I think it's stupid to get hung up on certain words - after all, a word is just a collection of noises - it's more the intent behind them. It's possible to be very offensive even using the "correct" word/phrase, and (by my view) it's possible to not be offensive even if using the "wrong" word. And since language is a generational thing, it's possible an older person might use a word or phrase in all innocence, that younger people would baulk at.

The problem with making words taboo, is you just give them a power they don't warrant.

Jackie0 Wed 19-Nov-14 13:00:01

Im of an age now where the PC replacement for the words I grew up with have now been deemed offensive and have been replaced again.
I must be saying the wrong thing all the time sad

Gileswithachainsaw Wed 19-Nov-14 13:00:26

I think most people can tell what the op meant and how they meant it.

There's also no harm in pointing it out that there are better ways of putting it.But jumping on someone claiming to be all offended when it's clearly not meant in.any such way gets tiring.

JamaicanMeCrazy Wed 19-Nov-14 13:03:05

Nope. I couldn't be arsed getting offended unless there was actual malice intended with the words.

I am both disabled and have a child on the spectrum, and tbh I have bigger issues to deal with that. whether someone has used the correct terminology.

I would only really correct someone (rather than get offended) that was using offensive terminology as I would assume that they didn't know otherwise.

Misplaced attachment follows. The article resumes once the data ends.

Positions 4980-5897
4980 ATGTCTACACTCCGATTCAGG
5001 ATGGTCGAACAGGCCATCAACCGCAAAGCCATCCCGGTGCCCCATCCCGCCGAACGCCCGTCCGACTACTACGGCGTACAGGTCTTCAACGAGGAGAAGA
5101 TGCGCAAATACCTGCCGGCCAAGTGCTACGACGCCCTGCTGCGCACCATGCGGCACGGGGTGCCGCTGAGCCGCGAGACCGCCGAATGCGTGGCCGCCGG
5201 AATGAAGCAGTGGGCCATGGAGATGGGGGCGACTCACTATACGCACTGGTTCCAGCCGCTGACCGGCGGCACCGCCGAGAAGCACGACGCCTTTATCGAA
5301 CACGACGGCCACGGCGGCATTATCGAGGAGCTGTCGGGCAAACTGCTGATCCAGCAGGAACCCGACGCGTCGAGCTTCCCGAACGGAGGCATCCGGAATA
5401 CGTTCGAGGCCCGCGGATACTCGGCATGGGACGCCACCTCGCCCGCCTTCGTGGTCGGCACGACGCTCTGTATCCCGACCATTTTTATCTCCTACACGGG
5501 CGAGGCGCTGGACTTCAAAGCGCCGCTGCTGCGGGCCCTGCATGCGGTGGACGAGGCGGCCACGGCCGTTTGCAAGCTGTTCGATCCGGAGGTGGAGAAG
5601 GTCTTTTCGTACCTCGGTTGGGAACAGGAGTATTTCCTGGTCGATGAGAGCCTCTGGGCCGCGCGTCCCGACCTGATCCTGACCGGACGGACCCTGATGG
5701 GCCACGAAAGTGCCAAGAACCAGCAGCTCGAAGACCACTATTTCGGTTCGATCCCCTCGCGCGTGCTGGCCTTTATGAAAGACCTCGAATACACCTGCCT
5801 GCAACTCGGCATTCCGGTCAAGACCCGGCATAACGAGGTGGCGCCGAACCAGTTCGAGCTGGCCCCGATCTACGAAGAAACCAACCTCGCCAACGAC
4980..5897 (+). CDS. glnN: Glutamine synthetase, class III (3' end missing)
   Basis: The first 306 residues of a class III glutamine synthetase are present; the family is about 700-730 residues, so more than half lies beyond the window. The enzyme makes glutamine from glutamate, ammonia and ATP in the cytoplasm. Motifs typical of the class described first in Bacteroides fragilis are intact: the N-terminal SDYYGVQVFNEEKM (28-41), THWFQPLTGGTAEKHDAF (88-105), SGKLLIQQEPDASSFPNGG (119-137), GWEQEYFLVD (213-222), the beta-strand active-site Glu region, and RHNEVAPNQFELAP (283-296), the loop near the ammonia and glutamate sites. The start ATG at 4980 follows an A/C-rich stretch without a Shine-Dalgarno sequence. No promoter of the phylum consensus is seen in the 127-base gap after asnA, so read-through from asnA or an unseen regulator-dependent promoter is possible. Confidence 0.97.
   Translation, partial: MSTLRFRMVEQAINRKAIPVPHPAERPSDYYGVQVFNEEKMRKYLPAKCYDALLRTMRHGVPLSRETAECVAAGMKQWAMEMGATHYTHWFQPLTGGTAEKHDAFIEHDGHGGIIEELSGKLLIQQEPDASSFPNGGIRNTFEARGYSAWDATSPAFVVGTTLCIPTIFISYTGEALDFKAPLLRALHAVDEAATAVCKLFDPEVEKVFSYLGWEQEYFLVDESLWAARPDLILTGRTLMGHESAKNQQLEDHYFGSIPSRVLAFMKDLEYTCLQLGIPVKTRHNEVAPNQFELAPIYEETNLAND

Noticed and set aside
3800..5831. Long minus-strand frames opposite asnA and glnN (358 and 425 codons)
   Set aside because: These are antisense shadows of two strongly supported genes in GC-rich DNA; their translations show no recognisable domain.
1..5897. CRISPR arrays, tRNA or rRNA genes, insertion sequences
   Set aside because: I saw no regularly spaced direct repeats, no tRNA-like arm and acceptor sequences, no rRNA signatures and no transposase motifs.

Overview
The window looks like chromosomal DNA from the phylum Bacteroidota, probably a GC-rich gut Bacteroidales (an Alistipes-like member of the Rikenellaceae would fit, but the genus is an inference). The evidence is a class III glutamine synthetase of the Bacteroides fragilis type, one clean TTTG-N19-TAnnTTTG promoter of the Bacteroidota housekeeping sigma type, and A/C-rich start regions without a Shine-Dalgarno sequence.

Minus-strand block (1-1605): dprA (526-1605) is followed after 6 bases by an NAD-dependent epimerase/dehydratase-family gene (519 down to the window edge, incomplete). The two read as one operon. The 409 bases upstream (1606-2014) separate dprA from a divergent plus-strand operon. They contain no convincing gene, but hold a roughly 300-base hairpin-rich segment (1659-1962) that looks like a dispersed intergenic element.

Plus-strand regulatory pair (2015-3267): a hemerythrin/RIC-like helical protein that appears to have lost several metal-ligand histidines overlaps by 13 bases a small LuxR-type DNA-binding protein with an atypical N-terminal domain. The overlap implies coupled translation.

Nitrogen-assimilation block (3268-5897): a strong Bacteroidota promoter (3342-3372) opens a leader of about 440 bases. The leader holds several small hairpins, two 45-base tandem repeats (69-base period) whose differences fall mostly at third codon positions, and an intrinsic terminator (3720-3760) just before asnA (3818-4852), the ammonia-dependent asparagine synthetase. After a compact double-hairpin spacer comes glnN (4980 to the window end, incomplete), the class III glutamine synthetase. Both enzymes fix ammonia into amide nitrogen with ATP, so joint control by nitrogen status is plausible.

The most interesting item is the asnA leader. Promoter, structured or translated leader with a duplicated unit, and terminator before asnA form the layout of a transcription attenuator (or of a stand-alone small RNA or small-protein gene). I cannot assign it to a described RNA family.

eg. a friend of mine once called me (in a lighthearted way) a cripple, and I pointed out that while I knew they were not meaning to be rude, it was infact not a nice thing to say to anyone, let alone someone with mobility problems wink

GoldfishSpy Wed 19-Nov-14 13:03:52

Nope .

WeirdCatLady Wed 19-Nov-14 13:10:05

I don't like to hear my child being described as "Disabled" but that is more about my own issues rather than anything else. I prefer the term "additional needs". But I was brought up in the 70's so remember terms such as "spastic".

I agree that it depends how it is meant, and that can be hard to judge online. I do think some people are primed and ready for a fight on such issues.

lurkernowposter Wed 19-Nov-14 13:10:15

No, life's to short. Some people do go out of their way to take offence at things, particularly keyboard warriors with nothing better to do.